In typography, leading (/ˈlɛdɪŋ/ LED-ing) refers to the distance between adjacent lines of type; however, the exact definition has become confused. In the days of hand-typesetting, it referred to the thin strips of lead that were inserted into the forms to increase the vertical distance between lines of type; in this case, the leading would be defined as the difference between 2 quantities: the size of the type and the distance from one baseline to the next. For instance, given a type size of 10 points and a distance between baselines of 12 points, the leading would be 2 points; put another way, a leading of 2 points means there is a distance of 2 points from the bottom of the high line of type to the top of the low line of type. In modern times, though, there seems to be widespread use of "leading" to refer instead to just the distance from one baseline to the next, probably because of modern layout software tracks that quantity instead of a virtual strip of lead.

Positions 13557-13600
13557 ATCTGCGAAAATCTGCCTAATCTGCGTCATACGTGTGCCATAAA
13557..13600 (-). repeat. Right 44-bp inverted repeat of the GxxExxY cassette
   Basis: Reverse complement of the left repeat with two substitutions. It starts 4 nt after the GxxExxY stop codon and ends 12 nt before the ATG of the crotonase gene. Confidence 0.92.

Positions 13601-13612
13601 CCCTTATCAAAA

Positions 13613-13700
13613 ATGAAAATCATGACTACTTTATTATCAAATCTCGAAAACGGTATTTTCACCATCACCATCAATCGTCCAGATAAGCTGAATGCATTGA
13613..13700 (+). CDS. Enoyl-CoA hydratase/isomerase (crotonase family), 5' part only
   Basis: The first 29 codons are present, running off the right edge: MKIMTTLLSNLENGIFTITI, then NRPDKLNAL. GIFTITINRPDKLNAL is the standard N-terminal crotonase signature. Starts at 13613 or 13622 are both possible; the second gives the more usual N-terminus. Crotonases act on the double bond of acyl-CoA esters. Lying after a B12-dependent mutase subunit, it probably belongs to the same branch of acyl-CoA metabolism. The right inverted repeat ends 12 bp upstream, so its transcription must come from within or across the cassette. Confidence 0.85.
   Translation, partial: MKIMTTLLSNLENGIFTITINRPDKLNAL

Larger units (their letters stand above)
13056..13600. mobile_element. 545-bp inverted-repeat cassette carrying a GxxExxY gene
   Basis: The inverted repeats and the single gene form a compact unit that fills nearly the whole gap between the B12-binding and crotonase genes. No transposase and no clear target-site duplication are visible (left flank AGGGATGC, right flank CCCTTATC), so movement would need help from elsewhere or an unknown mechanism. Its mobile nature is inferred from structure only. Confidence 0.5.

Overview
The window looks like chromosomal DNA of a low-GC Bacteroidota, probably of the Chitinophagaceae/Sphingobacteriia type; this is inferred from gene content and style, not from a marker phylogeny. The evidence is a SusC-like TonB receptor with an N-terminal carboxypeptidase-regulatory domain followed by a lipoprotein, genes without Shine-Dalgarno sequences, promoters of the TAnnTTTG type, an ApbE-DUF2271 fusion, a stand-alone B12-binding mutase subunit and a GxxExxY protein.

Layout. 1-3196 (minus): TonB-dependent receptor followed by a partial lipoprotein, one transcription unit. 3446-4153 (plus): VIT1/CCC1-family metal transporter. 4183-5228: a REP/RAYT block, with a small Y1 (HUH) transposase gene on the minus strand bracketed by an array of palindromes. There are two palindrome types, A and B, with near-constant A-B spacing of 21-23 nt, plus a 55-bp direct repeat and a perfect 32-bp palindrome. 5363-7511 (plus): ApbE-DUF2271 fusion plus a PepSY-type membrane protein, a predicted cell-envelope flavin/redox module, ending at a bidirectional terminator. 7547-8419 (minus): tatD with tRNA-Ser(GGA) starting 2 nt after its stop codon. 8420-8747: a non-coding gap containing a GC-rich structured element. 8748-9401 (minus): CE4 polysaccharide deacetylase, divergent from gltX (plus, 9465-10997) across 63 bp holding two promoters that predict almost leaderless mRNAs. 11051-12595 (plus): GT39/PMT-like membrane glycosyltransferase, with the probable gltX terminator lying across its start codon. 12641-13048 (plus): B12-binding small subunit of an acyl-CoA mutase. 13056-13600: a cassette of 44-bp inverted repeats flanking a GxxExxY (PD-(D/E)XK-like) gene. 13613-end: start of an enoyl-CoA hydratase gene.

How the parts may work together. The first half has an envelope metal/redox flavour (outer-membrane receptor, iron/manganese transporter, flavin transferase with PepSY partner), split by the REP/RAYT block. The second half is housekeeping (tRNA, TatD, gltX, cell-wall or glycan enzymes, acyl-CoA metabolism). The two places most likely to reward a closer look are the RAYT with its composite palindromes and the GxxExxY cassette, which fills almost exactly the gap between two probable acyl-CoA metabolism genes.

The term is still used in modern page-layout software such as QuarkXPress and Adobe InDesign. In consumer-oriented word-processing software, this concept is usually referred to as "line spacing" or "interline spacing", the latter of which is actually a more accurate description of the original meaning.